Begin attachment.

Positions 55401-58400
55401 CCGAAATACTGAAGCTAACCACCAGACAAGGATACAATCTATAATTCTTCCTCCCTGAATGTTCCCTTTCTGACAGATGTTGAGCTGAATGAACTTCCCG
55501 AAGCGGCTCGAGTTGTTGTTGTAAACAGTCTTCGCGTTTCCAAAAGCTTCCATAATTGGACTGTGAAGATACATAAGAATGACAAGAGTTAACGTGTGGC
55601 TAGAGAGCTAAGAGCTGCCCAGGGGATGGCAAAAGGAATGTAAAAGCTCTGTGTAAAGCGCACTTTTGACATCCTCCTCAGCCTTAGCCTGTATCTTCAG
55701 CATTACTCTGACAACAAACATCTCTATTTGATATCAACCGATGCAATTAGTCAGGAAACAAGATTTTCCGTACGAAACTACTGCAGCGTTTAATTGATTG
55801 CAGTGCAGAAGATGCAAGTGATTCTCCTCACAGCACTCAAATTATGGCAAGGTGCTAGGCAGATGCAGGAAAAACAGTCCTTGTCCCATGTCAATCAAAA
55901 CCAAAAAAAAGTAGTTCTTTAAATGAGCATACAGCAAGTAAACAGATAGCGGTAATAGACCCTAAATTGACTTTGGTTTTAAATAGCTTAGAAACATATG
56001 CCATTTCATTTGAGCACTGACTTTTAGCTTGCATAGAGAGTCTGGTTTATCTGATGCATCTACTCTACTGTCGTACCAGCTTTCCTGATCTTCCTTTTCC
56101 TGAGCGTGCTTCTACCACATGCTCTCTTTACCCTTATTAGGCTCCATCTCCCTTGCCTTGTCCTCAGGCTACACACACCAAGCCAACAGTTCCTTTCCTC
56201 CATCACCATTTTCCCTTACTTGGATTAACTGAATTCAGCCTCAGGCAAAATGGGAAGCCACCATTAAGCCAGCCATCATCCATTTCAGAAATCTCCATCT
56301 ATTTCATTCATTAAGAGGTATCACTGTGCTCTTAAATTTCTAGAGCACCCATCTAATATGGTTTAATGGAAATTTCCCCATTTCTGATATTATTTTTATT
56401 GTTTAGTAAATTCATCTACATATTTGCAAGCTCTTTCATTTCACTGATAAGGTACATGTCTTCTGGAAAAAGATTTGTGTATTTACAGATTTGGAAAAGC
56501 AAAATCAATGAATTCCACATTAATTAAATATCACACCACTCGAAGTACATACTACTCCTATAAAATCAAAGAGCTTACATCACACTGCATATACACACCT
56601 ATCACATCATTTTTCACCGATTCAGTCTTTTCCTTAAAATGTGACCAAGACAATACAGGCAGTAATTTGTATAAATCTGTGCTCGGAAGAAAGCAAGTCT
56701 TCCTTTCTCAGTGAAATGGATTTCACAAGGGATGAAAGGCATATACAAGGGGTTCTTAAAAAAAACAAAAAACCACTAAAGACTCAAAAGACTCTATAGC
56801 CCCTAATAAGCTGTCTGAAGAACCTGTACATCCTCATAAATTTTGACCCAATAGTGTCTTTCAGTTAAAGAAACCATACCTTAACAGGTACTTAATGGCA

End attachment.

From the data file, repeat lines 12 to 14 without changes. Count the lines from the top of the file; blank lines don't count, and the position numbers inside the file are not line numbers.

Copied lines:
56401 GTTTAGTAAATTCATCTACATATTTGCAAGCTCTTTCATTTCACTGATAAGGTACATGTCTTCTGGAAAAAGATTTGTGTATTTACAGATTTGGAAAAGC
56501 AAAATCAATGAATTCCACATTAATTAAATATCACACCACTCGAAGTACATACTACTCCTATAAAATCAAAGAGCTTACATCACACTGCATATACACACCT
56601 ATCACATCATTTTTCACCGATTCAGTCTTTTCCTTAAAATGTGACCAAGACAATACAGGCAGTAATTTGTATAAATCTGTGCTCGGAAGAAAGCAAGTCT